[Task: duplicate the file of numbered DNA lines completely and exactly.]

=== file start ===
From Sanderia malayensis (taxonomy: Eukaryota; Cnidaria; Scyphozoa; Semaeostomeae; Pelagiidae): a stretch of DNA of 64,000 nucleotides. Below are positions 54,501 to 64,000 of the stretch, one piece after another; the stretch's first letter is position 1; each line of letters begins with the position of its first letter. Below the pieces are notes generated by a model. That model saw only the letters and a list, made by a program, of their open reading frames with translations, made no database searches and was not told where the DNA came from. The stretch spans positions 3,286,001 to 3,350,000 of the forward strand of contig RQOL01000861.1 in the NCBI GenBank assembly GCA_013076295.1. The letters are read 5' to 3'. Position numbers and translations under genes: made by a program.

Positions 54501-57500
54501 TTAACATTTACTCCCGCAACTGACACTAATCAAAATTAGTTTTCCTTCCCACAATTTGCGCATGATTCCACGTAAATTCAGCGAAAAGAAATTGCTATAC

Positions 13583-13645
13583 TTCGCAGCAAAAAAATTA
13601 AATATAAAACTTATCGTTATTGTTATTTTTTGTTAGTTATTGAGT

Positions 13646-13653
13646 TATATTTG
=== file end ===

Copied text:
From Sanderia malayensis (taxonomy: Eukaryota; Cnidaria; Scyphozoa; Semaeostomeae; Pelagiidae): a stretch of DNA of 64,000 nucleotides. Below are positions 54,501 to 64,000 of the stretch, one piece after another; the stretch's first letter is position 1; each line of letters begins with the position of its first letter. Below the pieces are notes generated by a model. That model saw only the letters and a list, made by a program, of their open reading frames with translations, made no database searches and was not told where the DNA came from. The stretch spans positions 3,286,001 to 3,350,000 of the forward strand of contig RQOL01000861.1 in the NCBI GenBank assembly GCA_013076295.1. The letters are read 5' to 3'. Position numbers and translations under genes: made by a program.

Positions 54501-57500
54501 TTAACATTTACTCCCGCAACTGACACTAATCAAAATTAGTTTTCCTTCCCACAATTTGCGCATGATTCCACGTAAATTCAGCGAAAAGAAATTGCTATAC

Positions 13583-13645
13583 TTCGCAGCAAAAAAATTA
13601 AATATAAAACTTATCGTTATTGTTATTTTTTGTTAGTTATTGAGT

Positions 13646-13653
13646 TATATTTG